Promotional messaging that highlights Alaska's enduring natural resources, year-round port accessibility, tourism rebound and infrastructure upgrades makes a compelling case for the state’s expanding development opportunities to lower 48 investors seeking stability, younger demographics and lower operational costs long-term. Emphasize Alaska's strengths.

With the right planning and pricing approach aligned to current real estate realities, selling commercial land parcels can happen smoothly even in The Last Frontier’s remote reaches. Know your goals, understand true market factors and enlist qualified real estate professionals to streamline the closing process. Reach out anytime to discuss your situation directly.

Final Thoughts

Selling commercial land in Alaska's rugged environment certainly poses unique challenges compared to the lower 48 states. However, a methodical approach that sets realistic pricing aligned to market indicators, partners with specialized agents, and conveys property potential through marketing allows land owners to successfully transact sales within typical time frames. Key strategies around optimal listing formats, tiered pricing models, and economic trend awareness demonstrate that vibrant demand for development land does exist across Alaska from major cities like Anchorage to more rural regions. With patience and resilience, sealed deals can reward commercial land holders with lucrative sale terms. Consult experienced real estate professionals to craft the right game plan tailored to your land’s attributes and timeline goals. The opportunities await.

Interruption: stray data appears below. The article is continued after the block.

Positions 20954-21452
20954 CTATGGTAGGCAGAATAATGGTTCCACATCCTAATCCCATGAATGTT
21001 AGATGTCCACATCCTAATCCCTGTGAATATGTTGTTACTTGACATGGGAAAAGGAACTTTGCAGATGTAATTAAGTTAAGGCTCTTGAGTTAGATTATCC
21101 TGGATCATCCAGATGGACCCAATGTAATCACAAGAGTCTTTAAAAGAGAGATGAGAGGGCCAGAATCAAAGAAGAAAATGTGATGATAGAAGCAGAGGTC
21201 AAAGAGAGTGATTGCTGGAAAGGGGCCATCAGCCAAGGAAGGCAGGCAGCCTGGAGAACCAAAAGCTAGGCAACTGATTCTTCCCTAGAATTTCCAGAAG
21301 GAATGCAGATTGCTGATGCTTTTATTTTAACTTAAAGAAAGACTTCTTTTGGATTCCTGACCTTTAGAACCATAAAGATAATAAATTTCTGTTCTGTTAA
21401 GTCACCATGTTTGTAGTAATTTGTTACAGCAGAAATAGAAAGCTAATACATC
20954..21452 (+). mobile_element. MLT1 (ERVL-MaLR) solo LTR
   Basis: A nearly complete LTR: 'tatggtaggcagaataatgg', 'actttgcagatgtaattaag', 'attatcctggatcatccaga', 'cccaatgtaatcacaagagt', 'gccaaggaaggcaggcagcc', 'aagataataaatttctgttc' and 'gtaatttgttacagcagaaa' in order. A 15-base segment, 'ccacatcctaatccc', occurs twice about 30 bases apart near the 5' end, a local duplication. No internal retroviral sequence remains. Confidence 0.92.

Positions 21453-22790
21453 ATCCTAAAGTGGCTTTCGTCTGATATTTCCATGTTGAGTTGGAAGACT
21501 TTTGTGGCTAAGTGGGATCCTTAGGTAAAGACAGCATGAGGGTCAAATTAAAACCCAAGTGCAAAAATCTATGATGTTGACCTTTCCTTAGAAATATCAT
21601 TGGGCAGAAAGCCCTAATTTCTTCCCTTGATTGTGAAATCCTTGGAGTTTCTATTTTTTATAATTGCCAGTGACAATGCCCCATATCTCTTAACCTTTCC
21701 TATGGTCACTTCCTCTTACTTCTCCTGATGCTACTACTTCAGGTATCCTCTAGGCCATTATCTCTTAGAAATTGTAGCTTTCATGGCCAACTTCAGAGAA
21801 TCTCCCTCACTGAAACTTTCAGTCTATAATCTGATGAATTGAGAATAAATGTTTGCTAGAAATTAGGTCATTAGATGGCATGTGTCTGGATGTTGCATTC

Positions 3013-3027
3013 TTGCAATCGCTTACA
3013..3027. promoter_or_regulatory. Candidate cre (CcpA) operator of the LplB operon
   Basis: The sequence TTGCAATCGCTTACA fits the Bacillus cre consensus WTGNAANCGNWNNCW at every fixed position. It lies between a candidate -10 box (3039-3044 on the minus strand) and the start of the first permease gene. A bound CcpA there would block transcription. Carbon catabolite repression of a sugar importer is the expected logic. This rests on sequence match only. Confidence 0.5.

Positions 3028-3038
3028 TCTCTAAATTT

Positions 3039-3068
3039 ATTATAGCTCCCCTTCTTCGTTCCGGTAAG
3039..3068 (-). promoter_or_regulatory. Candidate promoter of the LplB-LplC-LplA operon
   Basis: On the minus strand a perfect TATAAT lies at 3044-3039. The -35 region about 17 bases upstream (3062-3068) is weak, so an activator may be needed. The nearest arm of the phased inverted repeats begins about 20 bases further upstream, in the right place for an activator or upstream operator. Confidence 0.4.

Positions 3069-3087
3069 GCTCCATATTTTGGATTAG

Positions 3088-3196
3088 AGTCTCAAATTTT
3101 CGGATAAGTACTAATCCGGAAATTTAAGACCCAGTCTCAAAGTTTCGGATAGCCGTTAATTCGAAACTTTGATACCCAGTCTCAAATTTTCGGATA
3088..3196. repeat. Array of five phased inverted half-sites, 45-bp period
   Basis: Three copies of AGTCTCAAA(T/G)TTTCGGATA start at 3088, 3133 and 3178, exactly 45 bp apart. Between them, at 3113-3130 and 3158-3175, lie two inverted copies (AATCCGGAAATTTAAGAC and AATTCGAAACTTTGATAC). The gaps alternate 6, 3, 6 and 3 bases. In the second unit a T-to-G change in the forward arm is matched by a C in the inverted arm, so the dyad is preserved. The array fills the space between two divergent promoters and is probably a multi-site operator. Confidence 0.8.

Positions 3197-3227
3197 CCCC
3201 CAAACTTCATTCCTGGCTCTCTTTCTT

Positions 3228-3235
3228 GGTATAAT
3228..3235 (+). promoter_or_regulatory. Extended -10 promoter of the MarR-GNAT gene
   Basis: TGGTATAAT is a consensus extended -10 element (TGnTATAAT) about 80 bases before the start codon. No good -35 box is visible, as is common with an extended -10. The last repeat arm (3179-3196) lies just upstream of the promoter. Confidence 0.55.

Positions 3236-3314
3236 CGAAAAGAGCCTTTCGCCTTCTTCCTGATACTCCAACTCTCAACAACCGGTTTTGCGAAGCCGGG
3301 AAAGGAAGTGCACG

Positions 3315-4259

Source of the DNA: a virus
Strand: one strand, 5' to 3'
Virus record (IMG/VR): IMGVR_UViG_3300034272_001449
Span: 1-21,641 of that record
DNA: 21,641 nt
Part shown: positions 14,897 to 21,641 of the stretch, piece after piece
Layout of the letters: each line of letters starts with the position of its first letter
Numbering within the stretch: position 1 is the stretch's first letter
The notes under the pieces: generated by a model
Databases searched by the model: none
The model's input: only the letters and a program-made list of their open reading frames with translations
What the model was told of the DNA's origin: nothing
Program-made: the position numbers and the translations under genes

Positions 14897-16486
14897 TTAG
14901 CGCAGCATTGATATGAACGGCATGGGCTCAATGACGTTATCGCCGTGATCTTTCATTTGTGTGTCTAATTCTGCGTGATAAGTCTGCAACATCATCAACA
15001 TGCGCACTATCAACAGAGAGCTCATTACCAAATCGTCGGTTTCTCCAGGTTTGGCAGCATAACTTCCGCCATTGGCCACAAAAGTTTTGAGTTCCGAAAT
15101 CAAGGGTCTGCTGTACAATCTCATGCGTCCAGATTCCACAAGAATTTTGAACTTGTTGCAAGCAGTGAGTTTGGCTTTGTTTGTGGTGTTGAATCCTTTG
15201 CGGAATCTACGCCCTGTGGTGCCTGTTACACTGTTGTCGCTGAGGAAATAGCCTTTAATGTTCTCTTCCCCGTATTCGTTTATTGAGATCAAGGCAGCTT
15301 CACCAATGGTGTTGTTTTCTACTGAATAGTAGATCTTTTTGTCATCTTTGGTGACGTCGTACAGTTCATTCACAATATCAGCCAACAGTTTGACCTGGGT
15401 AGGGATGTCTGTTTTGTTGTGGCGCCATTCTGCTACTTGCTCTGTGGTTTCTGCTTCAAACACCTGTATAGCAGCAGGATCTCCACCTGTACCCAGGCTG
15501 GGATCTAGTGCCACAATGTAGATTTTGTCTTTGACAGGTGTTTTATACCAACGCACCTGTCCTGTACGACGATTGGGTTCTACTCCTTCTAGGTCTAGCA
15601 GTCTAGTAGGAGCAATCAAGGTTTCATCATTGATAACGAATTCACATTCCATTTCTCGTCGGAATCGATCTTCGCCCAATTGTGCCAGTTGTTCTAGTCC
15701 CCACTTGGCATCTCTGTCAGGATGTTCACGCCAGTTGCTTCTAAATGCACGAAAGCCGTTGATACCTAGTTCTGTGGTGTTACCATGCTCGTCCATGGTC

Frequently Asked Questions (FAQs)

How long does vacant commercial land take to sell in Alaska? 

On average, 190 days in the Anchorage region, aligning with trends seen across the U.S. Patience is key with land taking longer to sell than existing built properties.

Should I get an official survey of my land completed? 

Yes, official boundary surveys eliminate uncertainty around precisely what land is included. This prevents disputes arising during sale negotiations. Average cost is $3,000-$5,000.

What percentage commission do Realtors charge to sell land? 

Typical Realtor commissions range 5-10% of the final sale price when selling through MLS listing services. Higher visibility comes with fees.

What incentives exist for redeveloping contaminated commercial sites?

Alaska offers tax breaks and remediation grants to offset costs for proper clean-up of polluted sites to encourage returning land to productive use. Checking databases for contamination early is key.

How can pricing strategy impact success selling my land? 

Gradually reducing overpriced land costs to better reflect market realities sees improved outcomes. Tiered pricing indicates flexibility that buyers appreciate when negotiating deals.

About The Author

Bart Waldon

Bart, co-founder of Land Boss with wife Dallas Waldon, boasts over half a decade in real estate. With 100+ successful land transactions nationwide, his expertise and hands-on approach solidify Land Boss as a leading player in land investment.